As we reported at the beginning of the year, small-cap properties net leased to credit tenants are very attractive investments these days for buyers seeking reasonable risk-adjusted yields – and no active management responsibilities. Indeed, cap rates tied to net lease acquisitions have steadily narrowed for quite a few calendar quarters running to this point.
But a subset of triple-net investments – one that under some circumstances can generate better long-term returns than straight-forward fee-simple investments – has been attracting increased attention of late. It involves the trading of the dirt beneath structures that are owned and operated (via long-term leaseholds) by the merchants with their names on the doors.
Market values of land alone logically come in somewhat below what ownership of both land and improvements would fetch. And buyers just as logically expect a return premium for full ownership relative to ground leases.
Hence the historic differential in cap rates between ground leases and outright trades of land and net leased structures is typically in the range of 50 to 100 basis points depending on location, tenant credit, lease term and structure and related factors, notes active net lease investment broker Andrew Fallon, assistant vice president with specialty advisor Calkain Cos.
Well-positioned ground leases in major markets tend to trade at cap rates in the vicinity of 6 percent or a bit below these days, compared to roughly 6.5 to 7 for land and improvements subject to net leases. One potentially exploitable factor likely to generate outsize returns for the savvy small-cap investor is that full ownership of both land and improvements reverts to the landowner when the lease terminates.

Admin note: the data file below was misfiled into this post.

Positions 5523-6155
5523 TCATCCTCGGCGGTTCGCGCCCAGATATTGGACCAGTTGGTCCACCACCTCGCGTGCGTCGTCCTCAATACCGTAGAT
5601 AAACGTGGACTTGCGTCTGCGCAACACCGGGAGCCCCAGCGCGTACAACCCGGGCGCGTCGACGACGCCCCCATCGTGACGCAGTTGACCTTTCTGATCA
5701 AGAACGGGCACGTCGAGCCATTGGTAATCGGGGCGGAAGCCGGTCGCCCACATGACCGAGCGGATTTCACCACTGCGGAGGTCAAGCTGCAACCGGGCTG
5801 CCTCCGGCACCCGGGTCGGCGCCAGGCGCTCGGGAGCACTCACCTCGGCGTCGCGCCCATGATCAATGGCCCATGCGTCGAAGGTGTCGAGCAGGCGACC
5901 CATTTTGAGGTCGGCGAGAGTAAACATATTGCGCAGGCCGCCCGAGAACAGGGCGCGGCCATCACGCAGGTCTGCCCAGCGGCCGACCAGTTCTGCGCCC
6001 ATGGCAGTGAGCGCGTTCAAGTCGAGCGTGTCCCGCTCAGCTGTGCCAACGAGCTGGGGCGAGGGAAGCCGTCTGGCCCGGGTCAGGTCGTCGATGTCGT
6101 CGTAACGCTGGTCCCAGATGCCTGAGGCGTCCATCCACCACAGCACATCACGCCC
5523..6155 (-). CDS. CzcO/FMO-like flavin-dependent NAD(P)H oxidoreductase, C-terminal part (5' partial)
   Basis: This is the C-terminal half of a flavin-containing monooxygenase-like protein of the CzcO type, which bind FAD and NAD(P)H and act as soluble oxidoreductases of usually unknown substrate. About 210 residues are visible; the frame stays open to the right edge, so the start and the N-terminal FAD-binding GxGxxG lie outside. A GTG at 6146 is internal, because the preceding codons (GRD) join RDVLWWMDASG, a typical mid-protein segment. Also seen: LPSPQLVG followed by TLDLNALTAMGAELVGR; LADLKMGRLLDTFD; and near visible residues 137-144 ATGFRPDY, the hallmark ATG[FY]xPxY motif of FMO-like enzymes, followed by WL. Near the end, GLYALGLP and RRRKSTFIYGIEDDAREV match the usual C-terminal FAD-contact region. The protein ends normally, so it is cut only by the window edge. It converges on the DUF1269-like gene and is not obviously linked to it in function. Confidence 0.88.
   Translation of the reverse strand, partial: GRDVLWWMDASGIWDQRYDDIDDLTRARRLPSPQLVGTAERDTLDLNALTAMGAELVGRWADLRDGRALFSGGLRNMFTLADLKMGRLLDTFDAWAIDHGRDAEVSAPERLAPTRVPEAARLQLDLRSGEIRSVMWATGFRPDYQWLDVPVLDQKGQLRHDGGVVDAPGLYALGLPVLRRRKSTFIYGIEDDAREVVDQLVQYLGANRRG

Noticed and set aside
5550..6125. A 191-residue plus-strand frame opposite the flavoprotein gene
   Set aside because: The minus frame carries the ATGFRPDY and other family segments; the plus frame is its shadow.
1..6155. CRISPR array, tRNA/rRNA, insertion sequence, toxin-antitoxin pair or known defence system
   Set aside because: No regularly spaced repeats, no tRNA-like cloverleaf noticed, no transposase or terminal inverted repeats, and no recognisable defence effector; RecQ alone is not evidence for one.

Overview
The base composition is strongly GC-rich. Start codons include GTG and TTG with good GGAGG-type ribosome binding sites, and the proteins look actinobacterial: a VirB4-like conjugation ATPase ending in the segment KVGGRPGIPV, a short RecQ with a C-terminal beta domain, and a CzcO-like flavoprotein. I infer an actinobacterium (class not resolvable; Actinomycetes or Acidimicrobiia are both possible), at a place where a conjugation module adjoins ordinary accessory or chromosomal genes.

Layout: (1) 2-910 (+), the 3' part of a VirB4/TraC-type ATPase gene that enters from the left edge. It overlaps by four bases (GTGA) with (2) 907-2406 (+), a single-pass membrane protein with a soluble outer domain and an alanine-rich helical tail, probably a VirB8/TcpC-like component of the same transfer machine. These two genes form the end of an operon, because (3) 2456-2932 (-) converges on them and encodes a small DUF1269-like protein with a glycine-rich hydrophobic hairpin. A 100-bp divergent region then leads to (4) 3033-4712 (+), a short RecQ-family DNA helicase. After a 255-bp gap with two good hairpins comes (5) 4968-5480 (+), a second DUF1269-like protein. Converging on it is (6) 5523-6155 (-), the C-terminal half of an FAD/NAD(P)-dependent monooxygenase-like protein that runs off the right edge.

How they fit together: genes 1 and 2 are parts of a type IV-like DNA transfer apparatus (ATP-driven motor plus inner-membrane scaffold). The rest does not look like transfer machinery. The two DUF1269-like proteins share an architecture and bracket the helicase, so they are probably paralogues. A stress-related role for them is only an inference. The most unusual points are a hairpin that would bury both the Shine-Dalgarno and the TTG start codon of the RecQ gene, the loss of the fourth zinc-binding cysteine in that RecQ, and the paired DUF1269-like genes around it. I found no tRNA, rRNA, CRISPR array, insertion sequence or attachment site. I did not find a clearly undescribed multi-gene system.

Hence a forward-looking investor able to track down and land a replacement tenant (ideally with minimal retrofitting expenses) might be able to essentially secure ownership of a functional structure sooner rather than later – without really paying for it. Another strategic approach here is to actively trade in ground leases, insightfully buying and selling based on timing of built-in rental-rate escalations.
And when an existing tenant does opt to exercise renewal options again and again, the more typical passive high-net-worth individual playing this space today still owns land that should retain value throughout economic cycles, Fallon relates. Given that small-cap ground leases are mostly in high-traffic locations – and tend to trade in all-cash transactions – cap rates are generally less volatile than with leveraged real estate investments as interest rates rise and fall, he elaborates.
“The marketplace views ground leases as a very secure type of investment – even more than ownership of both land and (net leased) structures,” continues Fallon, who has brokered deals for ground leases of properties occupied by the likes of 7-Eleven, KFC/Taco Bell, McDonald’s, Chick-fil-A, Wells Fargo, Bank of America and others.
“The thinking is that if the tenant is willing to spend the capital on the improvements (knowing they’ll eventually revert to the landowner), then it’s a location worth committing to.”
Long-term ground leases these days have exceptional appeal for high-net-worth individual investors tired of dealing with “tenants, toilets and trash” – and who also seek better fixed-income returns than today’s dismal bond rates, and far less wealth-preservation risk than the stock market entails.